How to decide when it’s time to take a senior’s keys
The day a 16-year-old gets her drivers’ license is the most exciting day thus far in her life. The day a senior citizen loses his license due to aging, impaired abilities or perhaps dementia is one of the worst.
Telling a patient it’s time to surrender the car keys and drivers’ license can be traumatic, both for the patient and the family, said Dr. Deborah Hellums, a Clarksville internal medicine physician whose practice includes an ever-increasing number of senior citizens.
“Usually, it’s a family member who brings up the driving topic with the doctor,” Hellums said. “A spouse, son or daughter, or some family member, notices a change in the behaviors of their loved one. Changes can be in the physical or mental skills of the person or both.”
There are a lot of signs to watch for when deciding whether it’s time, and it’s not about age alone. A grandfather at 85 might be a safer and better driver than his granddaughter at 35.
“Just because someone is of advanced age chronologically does not mean they should give up driving,” Hellums said.
The determining factor will likely be a visit to the physician.
“A physician will check both vision and hearing, look for decreased neurological and cognitive abilities, examine the muscular-skeleton system, and another very important consideration is reviewing the medications being taken by the person.”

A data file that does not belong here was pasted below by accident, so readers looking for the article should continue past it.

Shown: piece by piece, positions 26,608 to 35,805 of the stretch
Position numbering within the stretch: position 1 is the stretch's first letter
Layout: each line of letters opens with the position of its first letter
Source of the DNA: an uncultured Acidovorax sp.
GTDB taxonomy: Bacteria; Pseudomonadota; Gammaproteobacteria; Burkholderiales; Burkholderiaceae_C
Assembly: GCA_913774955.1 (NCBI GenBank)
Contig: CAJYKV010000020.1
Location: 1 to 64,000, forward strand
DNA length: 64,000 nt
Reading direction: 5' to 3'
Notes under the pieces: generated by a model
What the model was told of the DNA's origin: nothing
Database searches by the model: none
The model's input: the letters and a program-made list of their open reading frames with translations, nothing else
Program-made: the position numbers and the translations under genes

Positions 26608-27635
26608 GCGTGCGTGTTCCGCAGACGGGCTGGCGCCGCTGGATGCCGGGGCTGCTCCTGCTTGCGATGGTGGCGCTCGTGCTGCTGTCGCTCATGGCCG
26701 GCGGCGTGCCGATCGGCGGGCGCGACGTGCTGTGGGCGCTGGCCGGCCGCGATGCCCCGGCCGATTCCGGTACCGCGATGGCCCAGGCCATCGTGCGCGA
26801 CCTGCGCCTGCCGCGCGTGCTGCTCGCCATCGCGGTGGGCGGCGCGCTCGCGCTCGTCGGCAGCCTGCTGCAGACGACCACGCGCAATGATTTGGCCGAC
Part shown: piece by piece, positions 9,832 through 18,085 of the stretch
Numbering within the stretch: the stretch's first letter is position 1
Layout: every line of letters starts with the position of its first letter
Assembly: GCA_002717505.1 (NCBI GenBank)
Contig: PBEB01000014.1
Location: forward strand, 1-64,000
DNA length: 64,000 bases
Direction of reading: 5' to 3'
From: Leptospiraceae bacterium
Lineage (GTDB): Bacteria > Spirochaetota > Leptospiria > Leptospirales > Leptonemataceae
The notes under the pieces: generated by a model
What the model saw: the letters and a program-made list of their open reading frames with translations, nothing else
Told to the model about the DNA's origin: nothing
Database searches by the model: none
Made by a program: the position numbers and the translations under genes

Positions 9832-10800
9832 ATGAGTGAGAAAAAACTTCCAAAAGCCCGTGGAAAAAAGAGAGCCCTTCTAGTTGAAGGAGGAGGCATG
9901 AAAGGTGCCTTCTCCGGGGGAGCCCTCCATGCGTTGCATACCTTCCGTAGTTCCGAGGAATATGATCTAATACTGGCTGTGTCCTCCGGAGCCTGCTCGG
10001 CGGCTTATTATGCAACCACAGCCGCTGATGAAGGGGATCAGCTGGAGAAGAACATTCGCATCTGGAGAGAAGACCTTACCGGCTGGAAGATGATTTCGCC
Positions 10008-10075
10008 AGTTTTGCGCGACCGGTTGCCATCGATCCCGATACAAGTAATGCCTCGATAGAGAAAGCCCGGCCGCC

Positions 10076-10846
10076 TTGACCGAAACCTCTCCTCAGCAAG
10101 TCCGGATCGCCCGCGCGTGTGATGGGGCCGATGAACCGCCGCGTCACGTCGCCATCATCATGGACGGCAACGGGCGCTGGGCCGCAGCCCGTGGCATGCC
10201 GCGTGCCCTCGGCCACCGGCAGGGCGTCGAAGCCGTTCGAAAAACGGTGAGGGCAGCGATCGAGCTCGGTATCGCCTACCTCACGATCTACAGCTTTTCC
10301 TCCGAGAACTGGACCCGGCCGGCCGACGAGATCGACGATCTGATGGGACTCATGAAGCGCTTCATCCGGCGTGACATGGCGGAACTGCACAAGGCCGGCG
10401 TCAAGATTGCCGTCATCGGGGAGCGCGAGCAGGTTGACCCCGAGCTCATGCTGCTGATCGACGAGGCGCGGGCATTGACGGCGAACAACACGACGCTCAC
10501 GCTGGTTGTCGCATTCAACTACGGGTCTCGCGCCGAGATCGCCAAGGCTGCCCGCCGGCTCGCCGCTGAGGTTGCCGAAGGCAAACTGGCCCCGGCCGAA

Recent driving history or history of accidents is a critical factor.
“Family members need to be aware of vision problems, recent falls or accidents, and behavioral issues. Maybe the person has had a recent vehicle accident or tickets. The person who stands to lose their license may not be aware of the different symptoms indicating it is time to stop driving. It is a difficult decision.”
One bit of advice: Keep the opening conversation casual, without turning it into a confrontation.
“It’s important to take the lead in a discussion as important as surrendering the car keys. Approach the person in the same friendly conversational tone you use in any conversation,” Hellums said. “Ask the person how they feel about driving in these days of heavy traffic, or does being on the interstate bother them?”
It should also be an ongoing conversation that evolves, not one that starts with the need to stop driving.
“You want to gauge their thinking and not just say you are taking their keys and license away. That is upsetting. When the time arrives for a person to quit driving it will be an emotional decision that means the loss of freedom and independence. This is time to show concern and compassion and begin the discussion about alternative means of transportation.”
And keep in mind, the decision to stop driving impacts more than just the senior who is no longer driving. It also affects family and friends who will become the new method of transportation.
Here are some online resources to help with the decision:
- Tntrafficsafety.org/seniors. On driving habits, safety, driving tests for seniors, and information on Tennessee laws about reporting a driver who is a public safety problem.
- Alz.org/driving. On drivers with dementia and Alzheimer’s.
- Aarpdriversafety.org. On improving driving skills, online courses, tips for auto safety.
- Vanderbilthealth.com/billwilkerson. On hearing loss as a major reason for impaired driving.
- Nhtsa.gov/road-safety/older-drivers. On rules and regulations of the road.
- Rightathometn.com. Additional resources for driving concerns.
For more, contact Hellums through Right at Home TN, 931-896-2682, 130 Hillcrest Drive, Suite 106.